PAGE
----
On the way we found a rink, glowing in the dark next to the highway.  A genuine arena!  Excited, we parked and I barged in.  There were men on the ice playing mediocre hockey for about a minute.  I’d arrived just before close, as the final bell was about to ring.  Still breathless, I quizzed the puzzled men at the reception waiting to turn out the lights.  No, there were no skate rentals.  No, there was no “public skating”.  Quizzical looks.  Sigh.  We were this close to skating in Iceland, but it was not to be.  It was still exciting to be in the cold, musty air of an actual hockey arena!
I went back out and found Derek in the verge with a tripod, taking pictures of the lights on the hill across the water in the shape of a heart.  The lights would pulse, fading in and out, like a beating heart.  It was a big heart, described in lights on a hillside.  What was with all the hearts?  We figured there must be some event in progress today or this week or something.

IMGP0753(4)Following the guidebook’s directions we fortunately found our way directly to the campsite.  It was one of the biggest we’d ever seen, fields after fields, bounded by shrubbery so it wasn’t just one gigantic field.  When we went in, just before close, the girl at the kiosk didn’t want our money because she’d already rung off.  “Oh, just pay in the morning on your way out,” she said, and waved us through.   We crept along through the many fields, trying not to disturb sleeping campers with our headlights and engine, and found our way to a field all our own, on the edge of the property.

There was a strange wall of electrical boxes on a panel at the mouth of the field.  I investigated with a flashlight and it turned out to be many different plugs, probably for RV hookups.  I found a standard one, and even in the middle of nowhere as it felt, we got to charge our electronics for the night.

It was an amazing night, so dark and quiet a location that I had an extremely restful sleep.  There was a beautiful moon and the air was cool.


So restful, that we woke up very early.

A few more pictures from this day


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On a mission to have a relaxing night, I slept in with determination.  Up at 9:30, I fixed my broken flip flop with dental floss and went to the pool.  Akureyri’s sundlaug is very nice, with massaging jets and stairs over the water.  I warmed right up at the pool, DSCF6072had some skyr and went back to camp.  Derek was all packed up and unfortunately, it was overcast now.  We went downtown, got a parking clock, which I was thrilled about, and we spent some time in Eymundson writing postcards, using the internet, and forming a plan for our remaining days.  We finally ruled out a trip to Askja due to the long drive, and decided to be in Keflavík  the next night for the Festival of Lights.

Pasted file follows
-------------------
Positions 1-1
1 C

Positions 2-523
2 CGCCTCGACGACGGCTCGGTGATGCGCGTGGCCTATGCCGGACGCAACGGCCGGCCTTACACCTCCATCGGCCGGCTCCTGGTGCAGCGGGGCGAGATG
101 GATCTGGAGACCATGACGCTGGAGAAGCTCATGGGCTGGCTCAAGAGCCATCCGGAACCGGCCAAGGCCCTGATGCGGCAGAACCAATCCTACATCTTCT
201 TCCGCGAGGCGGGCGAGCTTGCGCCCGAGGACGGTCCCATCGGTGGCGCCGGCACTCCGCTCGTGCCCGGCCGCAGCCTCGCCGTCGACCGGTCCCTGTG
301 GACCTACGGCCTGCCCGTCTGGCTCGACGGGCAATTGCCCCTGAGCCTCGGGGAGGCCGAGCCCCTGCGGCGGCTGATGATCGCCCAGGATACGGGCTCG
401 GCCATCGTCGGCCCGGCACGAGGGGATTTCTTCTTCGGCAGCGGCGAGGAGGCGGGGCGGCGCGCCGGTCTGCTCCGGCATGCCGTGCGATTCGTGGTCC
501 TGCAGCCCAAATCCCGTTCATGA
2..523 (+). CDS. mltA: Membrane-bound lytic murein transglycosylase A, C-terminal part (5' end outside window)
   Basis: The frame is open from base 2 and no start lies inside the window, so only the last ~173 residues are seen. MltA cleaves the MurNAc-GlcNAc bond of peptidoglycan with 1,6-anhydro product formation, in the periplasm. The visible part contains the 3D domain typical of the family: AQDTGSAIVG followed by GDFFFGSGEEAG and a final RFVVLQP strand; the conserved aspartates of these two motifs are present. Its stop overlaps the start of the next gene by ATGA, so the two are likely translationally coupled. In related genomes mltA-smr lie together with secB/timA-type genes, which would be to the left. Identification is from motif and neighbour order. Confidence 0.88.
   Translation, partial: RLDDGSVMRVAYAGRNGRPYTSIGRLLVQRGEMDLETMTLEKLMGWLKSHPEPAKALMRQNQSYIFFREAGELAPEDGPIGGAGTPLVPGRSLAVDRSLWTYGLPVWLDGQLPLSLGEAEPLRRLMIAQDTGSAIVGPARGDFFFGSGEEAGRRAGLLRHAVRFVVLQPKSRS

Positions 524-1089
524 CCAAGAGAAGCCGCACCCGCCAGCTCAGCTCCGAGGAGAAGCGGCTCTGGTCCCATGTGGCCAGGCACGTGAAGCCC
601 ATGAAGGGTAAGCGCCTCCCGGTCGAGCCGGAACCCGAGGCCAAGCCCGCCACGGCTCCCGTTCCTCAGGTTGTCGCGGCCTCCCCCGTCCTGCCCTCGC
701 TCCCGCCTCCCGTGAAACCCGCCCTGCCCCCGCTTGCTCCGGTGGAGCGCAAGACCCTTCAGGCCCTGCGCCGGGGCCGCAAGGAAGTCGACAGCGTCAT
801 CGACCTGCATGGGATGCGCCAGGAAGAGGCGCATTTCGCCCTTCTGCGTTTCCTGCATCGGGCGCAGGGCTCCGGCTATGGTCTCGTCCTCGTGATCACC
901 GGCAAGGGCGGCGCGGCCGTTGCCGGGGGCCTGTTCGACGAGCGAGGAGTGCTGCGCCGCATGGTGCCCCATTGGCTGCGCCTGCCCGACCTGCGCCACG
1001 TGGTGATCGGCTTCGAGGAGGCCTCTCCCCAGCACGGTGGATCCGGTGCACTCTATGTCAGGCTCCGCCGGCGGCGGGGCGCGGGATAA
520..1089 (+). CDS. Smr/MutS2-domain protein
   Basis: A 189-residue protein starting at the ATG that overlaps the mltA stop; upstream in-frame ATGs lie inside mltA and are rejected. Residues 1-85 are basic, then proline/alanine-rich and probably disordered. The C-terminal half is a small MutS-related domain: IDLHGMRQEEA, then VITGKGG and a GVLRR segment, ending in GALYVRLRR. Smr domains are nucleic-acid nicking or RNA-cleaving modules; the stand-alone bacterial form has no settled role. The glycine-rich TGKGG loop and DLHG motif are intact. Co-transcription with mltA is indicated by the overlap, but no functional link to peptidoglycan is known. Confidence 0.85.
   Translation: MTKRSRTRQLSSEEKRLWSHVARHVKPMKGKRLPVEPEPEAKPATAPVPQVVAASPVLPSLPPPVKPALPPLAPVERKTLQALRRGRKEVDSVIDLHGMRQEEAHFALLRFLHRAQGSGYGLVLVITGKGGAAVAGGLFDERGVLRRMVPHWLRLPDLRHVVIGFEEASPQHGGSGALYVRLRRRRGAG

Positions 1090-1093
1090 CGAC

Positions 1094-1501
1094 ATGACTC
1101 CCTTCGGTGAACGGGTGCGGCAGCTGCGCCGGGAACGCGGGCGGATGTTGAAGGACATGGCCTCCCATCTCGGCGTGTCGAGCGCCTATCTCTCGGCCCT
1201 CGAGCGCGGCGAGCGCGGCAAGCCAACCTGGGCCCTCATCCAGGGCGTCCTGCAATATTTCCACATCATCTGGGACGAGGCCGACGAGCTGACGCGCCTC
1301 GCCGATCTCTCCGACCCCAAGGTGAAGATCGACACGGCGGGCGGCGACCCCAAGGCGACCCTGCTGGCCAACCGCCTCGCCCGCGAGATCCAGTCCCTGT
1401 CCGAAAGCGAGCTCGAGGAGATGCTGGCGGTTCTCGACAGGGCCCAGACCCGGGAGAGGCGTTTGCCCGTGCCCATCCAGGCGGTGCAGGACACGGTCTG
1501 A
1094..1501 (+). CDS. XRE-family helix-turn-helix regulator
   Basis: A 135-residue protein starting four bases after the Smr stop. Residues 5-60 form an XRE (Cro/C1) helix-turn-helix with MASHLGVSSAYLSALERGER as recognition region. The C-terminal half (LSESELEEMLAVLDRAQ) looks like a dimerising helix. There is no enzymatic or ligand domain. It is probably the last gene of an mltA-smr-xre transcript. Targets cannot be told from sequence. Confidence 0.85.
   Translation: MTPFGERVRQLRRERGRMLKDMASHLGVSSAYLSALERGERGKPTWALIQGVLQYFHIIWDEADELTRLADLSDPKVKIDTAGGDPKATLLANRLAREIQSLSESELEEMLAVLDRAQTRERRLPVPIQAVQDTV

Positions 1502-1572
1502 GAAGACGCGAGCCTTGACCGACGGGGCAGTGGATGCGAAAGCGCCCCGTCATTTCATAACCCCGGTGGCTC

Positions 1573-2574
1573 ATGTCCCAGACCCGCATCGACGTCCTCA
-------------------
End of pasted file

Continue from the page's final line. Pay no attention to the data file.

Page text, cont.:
The parking clock is also visible in this picture

Can you see the heart red light? The parking clock is also visible in this picture.

We checked out lots of things in Akureyri then.  We found the Red Cross thrift store, wandered into an art museum full of large format photography, mostly of the riots in January 2009, and another fabulous exhibit of textiles celebrating rhubarb.

We bought a stack of books in Froði, an unkempt and awesome little used bookstore cluttered with piled boxes of books.  There wasn’t any Tolkien, but we finally got an explanation of the hearts DSCF6031sprinkled around Akureyri.  The sweet bookstore lady said that it was started a year ago, to remind everyone “to have a good heart”, and to “drive gently”.  She also explained that Icelandic books were so expensive because the print runs were tiny for such a limited audience.

An outdoor store downtown had Light My Fire spoons.  I’d snapped Derek’s much earlier in the trip in a jar of peanut butter, and replacing it had nearly become a grail quest.  Nowhere could we find these camping spoons, ’til now.  We bought extras.  Finally to Bautinn, to tank ourselves up properly.  That is one memorable buffet.


We collected a hitchhiker at the campsite, a young German woman who had approached me earlier asking for a ride to Reykjavík.  We tanked up the car and stopped at the biggest Bónus we’d seen yet, although it didn’t have decent bread or skyr, and hit the road, burning towards the capital.




A few stops, at Örlygsstaðir and for the sunset, but mostly driving.  We took the tunnel and got into Reykjavík long after dark.  We dropped our passenger downtown, and the city was busy and drunk and kind of scary.

IMGP6246A motorcycle whipped past us at at least 150kmh, cars were speeding, and I wanted out.  We went directly to Hveragerði.    The drive there was a whiteout of dense fog, and then Hveragerði was totally clear, under the blanket of fog.

We set up our tents in the mist at the back of the campsite in town and crashed hard.